Can You Die From Embarrassment? What We Know

You walk into a crowded living room full of people you've only just met and slip on some water someone seems to have spilled on the floor. You try awkwardly to not let your legs get away from under you but you fail and land on your rear end with a loud thud. Everyone turns to look and you feel your cheeks flush red. To you, the moment seemed to last forever; but, in reality, it all happened within a matter of seconds.

Embarrassment is a painful emotion we feel when we've purposefully or involuntarily done or said something that veers away from something we deem "socially acceptable," and we've all probably felt it to some degree in our lives. The physiological reactions related to embarrassment don't stop at a red face though. There's a lot more going on in your body like a fast heartbeat, rapid breathing, goosebumps, dilated pupils, sweating, and the release of the hormones adrenaline and noradrenaline (via Cornell Center for Materials Research). You may feel a strong urge to crawl into a hole and stay there too. 

Can you literally die of embarrassment, as the saying goes? Even though an 1860 study published in the British Medical Journal (via BBC Science Focus) talked of a housemaid who had possibly died due to embarrassment after she was caught stealing food from storage, there isn't a lot of science to back this claim. What we do know is how adrenaline serves a purpose in the fight-or-flight response and that too much of it can be damaging to your heart, especially if you have a pre-existing heart condition (per WebMD). An occasional episode of embarrassment probably isn't going to kill you, though, even though you might feel like you want to die. Having said this, however, it's important to know that embarrassment could lead to your death in a more indirect way if you allow it to stop you from getting needed medical care.

Not getting your health checked because of embarrassment can lead to death

Not everyone is eager to have colonoscopies or heart tests done to assess if there might be underlying issues they should be dealing with. In fact, according to Gothenburg Health, it is possible to die from diseases like colon cancer if you're embarrassed about getting a colonoscopy done. In addition to feeling anxiety and fear over the scope procedure itself, people may be embarrassed about having a colonoscope inserted through their rectum. "Colon cancer screenings can find colon cancer early when it is most treatable or, in many cases, prevent cancer from developing. And yet, too many people still don't get screened. As a result, colorectal cancer remains the second most common cause of cancer-related death in both men and women," explained University Hospitals gastroenterologist, Dr. Chris Pluskota.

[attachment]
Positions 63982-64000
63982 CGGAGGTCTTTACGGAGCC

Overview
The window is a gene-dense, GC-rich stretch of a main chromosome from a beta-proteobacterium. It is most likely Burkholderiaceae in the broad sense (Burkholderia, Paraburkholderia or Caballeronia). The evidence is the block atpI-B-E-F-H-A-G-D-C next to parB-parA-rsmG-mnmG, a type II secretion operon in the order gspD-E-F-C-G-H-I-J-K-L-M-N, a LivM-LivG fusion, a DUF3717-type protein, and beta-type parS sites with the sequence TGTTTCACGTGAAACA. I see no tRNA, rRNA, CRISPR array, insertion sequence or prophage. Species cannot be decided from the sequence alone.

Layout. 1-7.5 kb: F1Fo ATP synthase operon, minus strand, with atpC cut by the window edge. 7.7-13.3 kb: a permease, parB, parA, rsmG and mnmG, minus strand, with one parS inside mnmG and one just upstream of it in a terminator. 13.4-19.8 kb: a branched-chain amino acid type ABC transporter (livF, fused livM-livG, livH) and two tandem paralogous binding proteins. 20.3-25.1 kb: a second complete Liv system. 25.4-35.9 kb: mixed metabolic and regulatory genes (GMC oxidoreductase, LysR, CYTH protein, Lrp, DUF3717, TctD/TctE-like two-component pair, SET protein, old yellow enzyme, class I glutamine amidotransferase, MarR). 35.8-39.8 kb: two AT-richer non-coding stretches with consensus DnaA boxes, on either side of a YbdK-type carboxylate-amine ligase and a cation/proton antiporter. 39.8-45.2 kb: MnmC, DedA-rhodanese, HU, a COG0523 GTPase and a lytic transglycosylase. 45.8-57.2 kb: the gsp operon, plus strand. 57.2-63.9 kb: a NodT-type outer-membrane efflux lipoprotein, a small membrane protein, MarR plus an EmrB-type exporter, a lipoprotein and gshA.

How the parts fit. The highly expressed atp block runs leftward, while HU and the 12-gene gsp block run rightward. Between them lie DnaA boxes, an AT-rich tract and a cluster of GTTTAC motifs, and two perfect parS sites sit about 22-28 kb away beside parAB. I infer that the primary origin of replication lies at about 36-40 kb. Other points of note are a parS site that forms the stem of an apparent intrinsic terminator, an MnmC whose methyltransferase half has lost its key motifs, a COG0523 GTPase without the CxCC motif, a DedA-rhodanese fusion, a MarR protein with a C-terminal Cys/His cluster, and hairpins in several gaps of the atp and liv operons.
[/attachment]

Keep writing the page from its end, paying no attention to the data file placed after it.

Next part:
There is also the idea that getting screened for medical problems might make you look dramatic, at least according to some research done by Pink Hope (via Her Heart). According to Dr. Linda Worrall-Carter of Her Heart, it is not uncommon for people to die because of this, especially when it has to do with heart health. There are warning signs of a heart attack you should never ignore — like pressure in the chest, pain through your arm, shoulders, and neck, and nausea. 

When to let embarrassment take its course and when to not

Contrary to what you may think, feeling embarrassed actually serves a social function, according to University of New South Wales social psychologist Lisa Williams (via HuffPost). 

"Researchers have argued that, just like other emotions, embarrassment actually helps us deal with some of the situations that we find ourselves in. So in a situation of a social faux pas, what embarrassment does for us is it leads us to engage in behaviours that make others forgive us for doing the faux pas," explained the expert. So the next time you're in a social setting and say or do something untoward, try and let the moment pass and maybe even use it to inject some humor into the setting. It's also important to remember that different people feel embarrassed about different things. Not everyone might be as embarrassed about burping loudly as you might. At the very least, feeling embarrassed is a good reminder to be kind to yourself and not judge yourself too harshly. The people around you might follow up on your embarrassing moment with the same level of empathy. 

As for health checks that you're putting off because you're embarrassed, the experts warn against doing this. It's okay to trust your gut feeling and get your heart health (or anything else) checked out. When it comes to colonoscopies to screen for colon cancer, talk to your doctor about your concerns. They've likely heard similar concerns before and may be able to walk you through what really happens when you get a colonoscopy. You may avoid early death by getting it done.